By Community Submission
Aug 18, 2017

One Stake Leaders Thoughts On the BSA’s Continuing Relationship with the Church

During a a recent court of honor, I felt impressed to speak about the continuing relationship that the Church will have with the Boy Scouts of America. Here are a few of my thoughts that I shared with these boys, leaders and parents.

We all know that our prophet, President Thomas S. Monson, loves Scouting. The Brethren don’t want us to be frustrated, or anxious, or worried about the recent announcement that the Church will no longer run the Varsity and Venturing programs. Elder Jeffery R. Holland, at a national Boy Scout meeting earlier this year, quotes Groucho Marx, saying, “There is less going on here than meets the eye.” In addition he said, that there’s less changing than you may think.

We need to remember that the Church’s association with Boy Scouting is continuing. We are discontinuing the Varsity and Venturing programs simply because we’ve never been, in Elder Hollands’s words, “terrifically successful” in fulfilling those programs. As young men get older they become interested in young women, they start driving, and they start working. As the missionary age has changed to a younger age, I believe our leaders simply wanted to refocus some of those years and activities.

So, our association with the Boy Scouts of America continues, full and strong. All of our young men need to be registered as Boy Scouts, as will boys 14 and older who are continuing to work on their Eagle. Like I saw at the recent court of honor, many teachers and priests earn merit badges or rank advancements. These boys will continue to be registered as Boy Scouts and the program will continue.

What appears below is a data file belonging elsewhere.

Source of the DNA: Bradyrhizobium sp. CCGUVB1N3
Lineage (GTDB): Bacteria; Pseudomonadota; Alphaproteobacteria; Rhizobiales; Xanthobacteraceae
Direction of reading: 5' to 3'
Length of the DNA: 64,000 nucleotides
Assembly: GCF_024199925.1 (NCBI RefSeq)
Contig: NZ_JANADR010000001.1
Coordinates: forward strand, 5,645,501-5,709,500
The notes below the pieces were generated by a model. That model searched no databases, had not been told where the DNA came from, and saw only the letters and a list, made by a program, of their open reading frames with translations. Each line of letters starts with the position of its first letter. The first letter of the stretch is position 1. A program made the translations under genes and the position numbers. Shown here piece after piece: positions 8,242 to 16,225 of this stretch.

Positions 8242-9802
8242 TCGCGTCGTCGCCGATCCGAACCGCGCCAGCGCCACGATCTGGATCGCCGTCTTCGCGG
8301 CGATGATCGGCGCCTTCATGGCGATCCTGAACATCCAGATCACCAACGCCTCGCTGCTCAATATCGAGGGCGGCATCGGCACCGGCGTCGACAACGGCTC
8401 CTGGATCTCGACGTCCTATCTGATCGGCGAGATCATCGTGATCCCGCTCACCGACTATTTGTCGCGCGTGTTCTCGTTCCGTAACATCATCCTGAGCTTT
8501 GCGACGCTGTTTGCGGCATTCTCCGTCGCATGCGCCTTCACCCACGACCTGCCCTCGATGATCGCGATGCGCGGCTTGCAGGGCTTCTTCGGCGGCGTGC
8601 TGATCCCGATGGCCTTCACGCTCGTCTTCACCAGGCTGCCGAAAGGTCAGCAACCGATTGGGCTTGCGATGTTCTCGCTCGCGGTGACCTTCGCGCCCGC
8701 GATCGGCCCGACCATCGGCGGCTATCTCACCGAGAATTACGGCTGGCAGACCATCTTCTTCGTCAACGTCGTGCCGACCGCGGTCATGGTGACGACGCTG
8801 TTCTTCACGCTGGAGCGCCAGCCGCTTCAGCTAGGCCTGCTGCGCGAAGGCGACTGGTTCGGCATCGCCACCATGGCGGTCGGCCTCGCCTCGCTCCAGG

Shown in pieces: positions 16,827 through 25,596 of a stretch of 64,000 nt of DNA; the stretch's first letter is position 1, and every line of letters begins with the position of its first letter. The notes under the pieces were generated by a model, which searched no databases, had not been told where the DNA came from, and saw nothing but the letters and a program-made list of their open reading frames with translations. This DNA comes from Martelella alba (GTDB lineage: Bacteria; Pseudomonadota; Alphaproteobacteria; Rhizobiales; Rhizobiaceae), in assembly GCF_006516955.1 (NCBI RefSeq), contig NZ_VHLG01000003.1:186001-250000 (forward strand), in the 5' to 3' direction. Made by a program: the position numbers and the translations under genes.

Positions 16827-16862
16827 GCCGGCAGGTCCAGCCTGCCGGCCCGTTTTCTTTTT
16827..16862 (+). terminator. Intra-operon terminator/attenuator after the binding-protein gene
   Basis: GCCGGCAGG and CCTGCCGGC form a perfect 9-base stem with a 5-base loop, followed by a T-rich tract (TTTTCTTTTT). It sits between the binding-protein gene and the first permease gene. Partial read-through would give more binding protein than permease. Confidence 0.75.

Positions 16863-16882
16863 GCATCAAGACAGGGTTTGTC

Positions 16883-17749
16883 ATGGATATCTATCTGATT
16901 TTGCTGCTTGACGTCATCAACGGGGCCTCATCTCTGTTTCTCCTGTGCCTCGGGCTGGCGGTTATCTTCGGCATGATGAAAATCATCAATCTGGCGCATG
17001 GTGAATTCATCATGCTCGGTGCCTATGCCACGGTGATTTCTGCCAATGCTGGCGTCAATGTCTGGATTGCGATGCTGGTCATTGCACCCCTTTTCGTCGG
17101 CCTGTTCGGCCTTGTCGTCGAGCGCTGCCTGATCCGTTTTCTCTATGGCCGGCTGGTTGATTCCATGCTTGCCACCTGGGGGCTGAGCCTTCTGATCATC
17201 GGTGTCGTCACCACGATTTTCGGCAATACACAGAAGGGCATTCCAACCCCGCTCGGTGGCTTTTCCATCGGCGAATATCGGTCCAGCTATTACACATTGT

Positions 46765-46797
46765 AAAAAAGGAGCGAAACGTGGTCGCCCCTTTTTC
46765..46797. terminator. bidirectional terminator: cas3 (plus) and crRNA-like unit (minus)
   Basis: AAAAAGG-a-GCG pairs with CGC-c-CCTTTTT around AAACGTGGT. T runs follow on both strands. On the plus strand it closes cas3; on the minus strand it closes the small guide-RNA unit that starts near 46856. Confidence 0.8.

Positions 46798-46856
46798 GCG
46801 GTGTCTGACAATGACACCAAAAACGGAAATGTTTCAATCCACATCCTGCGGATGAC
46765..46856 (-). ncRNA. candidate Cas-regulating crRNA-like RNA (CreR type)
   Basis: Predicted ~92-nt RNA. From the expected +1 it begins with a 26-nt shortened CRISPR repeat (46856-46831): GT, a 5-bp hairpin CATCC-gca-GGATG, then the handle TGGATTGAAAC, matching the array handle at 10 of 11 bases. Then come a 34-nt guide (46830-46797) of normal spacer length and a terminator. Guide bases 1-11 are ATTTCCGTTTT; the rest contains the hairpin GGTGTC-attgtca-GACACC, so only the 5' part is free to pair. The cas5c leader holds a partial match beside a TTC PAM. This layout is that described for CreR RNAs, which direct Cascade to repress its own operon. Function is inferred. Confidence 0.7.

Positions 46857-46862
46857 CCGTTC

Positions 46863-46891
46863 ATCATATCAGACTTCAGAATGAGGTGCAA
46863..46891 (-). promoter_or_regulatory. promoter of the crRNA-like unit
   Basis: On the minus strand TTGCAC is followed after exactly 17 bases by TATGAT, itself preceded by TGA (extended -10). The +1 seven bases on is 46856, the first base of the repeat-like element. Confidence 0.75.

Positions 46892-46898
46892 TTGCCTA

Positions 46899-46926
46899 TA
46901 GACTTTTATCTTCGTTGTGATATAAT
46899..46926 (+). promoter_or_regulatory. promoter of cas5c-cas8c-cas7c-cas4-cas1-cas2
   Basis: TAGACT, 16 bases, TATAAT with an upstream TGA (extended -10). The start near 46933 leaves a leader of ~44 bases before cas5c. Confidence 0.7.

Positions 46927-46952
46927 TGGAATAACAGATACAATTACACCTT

Our leaders want to help all of the young men be prepared for the blessings of the temple; to be prepared for the blessings of serving a mission. Therefore, our activities will continue to follow some basic principles that I believe we have always tried to follow. Our leaders are encouraged to spend time and be with the young menPresident Henry B. Eyring said, “Even more powerful than using words in our teaching the doctrine will be our examples of living the doctrine…In priesthood preparation, ‘show me’ counts more than ‘tell me.” It’s great if we teach lessons, but it’s even more powerful if we demonstrate living the gospel, and we do that when we spend time with our young men.

We are also asked to focus on connecting young men with heaven. Our Heavenly Father is always there, and no matter what is happening in a young man’s life, at some point he will stand alone. When they know that they are connected to our Heavenly Father, they can do anything and accomplish anything.

The third thing that our leaders want the young men to be able to do is lead. Sometimes it’s hard for us old folks to turn the time over to the young men and let them lead. Sometimes we feel like maybe it’s easier for us just to do it. Not so. Our young men are the leaders and I have seen it demonstrated all the time during Scouting activities and courts of honor.